We use cookies to enhance your experience on our website. By continuing to use our website, you are agreeing to our use of cookies. You can change your cookie settings at any time. Find out more


Discussion Forum

Activity: Norms and Rules in Action

Describe the desirable norms and explicit rules you would like to see established in the following new groups, and describe the steps you could take to see that they are established.

  1. A group of classmates formed to develop and present a class research project
  2. A group of neighbors that is meeting for the first time to persuade the city to install a stop sign at a dangerous intersection
  3. A group of eight-year&345;olds you will be coaching in a team sport
  4. A group of fellow employees who will be sharing new office space

Activity: Choosing the Best Decision-Making Approach

Describe which of the decision-making approaches listed on pages 282 through 284 of the text would be most appropriate in each of the following situations. Explain why your recommended approach is the best one for this situation.

  1. Four apartment mates must decide how to handle household chores.
  2. A group of hikers and their experienced guide become lost in a snowstorm and debate whether to try to find their way to safety or to pitch camp and wait for the weather to clear.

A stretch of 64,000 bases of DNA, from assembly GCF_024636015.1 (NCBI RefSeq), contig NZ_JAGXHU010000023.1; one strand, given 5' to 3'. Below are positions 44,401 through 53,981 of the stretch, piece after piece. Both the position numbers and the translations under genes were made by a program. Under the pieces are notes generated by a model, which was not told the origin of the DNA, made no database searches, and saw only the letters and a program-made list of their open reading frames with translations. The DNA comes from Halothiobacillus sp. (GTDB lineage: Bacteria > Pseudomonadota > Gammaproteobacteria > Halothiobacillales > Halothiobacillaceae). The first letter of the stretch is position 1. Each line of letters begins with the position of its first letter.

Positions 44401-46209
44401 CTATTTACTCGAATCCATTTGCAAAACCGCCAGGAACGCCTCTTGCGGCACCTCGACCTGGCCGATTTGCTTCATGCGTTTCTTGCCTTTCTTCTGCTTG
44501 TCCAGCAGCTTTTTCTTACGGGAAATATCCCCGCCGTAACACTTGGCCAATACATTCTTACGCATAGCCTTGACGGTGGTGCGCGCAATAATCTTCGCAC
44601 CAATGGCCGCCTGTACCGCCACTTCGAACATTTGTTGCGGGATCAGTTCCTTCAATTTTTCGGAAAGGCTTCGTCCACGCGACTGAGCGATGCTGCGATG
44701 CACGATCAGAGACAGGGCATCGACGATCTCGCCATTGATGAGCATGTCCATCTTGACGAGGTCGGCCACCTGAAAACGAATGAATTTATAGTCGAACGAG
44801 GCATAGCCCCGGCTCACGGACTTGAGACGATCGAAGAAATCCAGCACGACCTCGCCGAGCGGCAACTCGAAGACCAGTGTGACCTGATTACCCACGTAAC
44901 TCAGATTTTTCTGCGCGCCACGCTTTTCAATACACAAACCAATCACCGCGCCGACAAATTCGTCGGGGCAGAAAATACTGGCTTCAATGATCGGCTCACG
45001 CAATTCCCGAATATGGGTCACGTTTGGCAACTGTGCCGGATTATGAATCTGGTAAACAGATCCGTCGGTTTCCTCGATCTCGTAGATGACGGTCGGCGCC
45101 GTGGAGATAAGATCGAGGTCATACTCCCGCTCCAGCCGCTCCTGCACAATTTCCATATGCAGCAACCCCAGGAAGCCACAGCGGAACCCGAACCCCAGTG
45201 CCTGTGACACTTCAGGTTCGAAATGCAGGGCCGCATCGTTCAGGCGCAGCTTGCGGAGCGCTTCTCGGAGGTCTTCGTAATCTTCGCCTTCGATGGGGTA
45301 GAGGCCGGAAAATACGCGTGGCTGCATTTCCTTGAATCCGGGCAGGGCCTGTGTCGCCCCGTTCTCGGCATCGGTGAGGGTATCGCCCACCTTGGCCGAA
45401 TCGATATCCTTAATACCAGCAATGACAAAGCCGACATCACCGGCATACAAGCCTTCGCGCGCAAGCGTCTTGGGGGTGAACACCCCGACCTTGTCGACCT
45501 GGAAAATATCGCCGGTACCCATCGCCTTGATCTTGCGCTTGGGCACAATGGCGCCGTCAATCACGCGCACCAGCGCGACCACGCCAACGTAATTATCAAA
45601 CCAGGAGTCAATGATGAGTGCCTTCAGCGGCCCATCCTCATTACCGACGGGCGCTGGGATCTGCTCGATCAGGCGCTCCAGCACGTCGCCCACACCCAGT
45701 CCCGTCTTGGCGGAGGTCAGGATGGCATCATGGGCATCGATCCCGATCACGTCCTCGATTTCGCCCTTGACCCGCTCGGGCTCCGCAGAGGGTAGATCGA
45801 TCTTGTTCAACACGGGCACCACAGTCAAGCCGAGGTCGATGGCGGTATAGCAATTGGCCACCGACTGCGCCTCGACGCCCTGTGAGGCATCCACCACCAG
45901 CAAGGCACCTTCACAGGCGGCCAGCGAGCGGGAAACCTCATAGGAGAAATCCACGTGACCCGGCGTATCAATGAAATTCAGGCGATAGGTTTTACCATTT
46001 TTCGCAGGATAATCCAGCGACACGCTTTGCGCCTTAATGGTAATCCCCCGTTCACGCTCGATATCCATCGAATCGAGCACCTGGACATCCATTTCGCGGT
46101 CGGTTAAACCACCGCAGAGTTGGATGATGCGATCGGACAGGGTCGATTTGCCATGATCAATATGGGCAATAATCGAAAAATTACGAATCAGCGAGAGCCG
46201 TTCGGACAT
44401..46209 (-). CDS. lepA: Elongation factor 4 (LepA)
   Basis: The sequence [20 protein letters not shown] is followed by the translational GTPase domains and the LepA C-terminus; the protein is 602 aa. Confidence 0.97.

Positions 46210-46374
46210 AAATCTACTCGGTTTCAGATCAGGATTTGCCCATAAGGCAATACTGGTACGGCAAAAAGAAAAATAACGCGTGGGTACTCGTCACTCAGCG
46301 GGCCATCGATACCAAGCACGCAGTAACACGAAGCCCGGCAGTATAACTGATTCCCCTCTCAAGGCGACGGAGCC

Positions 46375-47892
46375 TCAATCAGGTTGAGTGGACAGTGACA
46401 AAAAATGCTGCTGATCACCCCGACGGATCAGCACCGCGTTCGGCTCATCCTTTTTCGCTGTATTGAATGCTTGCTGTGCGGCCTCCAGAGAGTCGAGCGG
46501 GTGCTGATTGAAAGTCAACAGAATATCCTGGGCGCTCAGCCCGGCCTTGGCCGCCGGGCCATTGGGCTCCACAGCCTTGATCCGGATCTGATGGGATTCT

3. A twenty-five-member ski club is looking for the cheapest airfare and lodging for its winter trip.
  4. A passenger falls overboard during an afternoon sail on your friend's twenty-foot sailboat. The wind is carrying the boat away from the passenger.

Activity: Choosing the Most Effective Leadership Style

Think of two effective leaders you have known. How would you describe the style of each one: autocratic, democratic, or laissez-faire? Task or relationship oriented? Imagine that the two leaders were transferred, so that each one was directing the other's group. Would the same style work equally well in each situation? Why or why not?

Activity: What Makes Leaders Effective?

Look at Table 9–6. There are twenty–six traits associated with leaders. Choose three of these traits that you would describe as a strength you possess and give a real-life example of each. Choose three of these traits that you would describe as a weakness you are working on and how you are working on it.

Example: One of my strengths is willingness to assume responsibility (#13.) At my job I volunteered to train new employees on the cash register and our system for handling transactions. If I train the new employee incorrectly our whole system will become chaos, so this is a big responsibility and I took it on voluntarily.



Activity: Your Membership in Groups

To find out what roles groups play in your life, complete the following steps:

  1. Use the criteria of size, interaction, interdependence, time, and goals to identify the small groups to which you belong.
  2. Describe the importance of each group to you, and evaluate how satisfying the communication is in each one.

Develop a list of insights that help you understand how communication operates in your groups and how you can improve your satisfaction in them.

Activity: Group and Individual Goals

Think about two groups to which you belong.

  1. What are your task-related goals in each?
  2. What are your social goals?
  3. Are your personal goals compatible or incompatible with those of other members?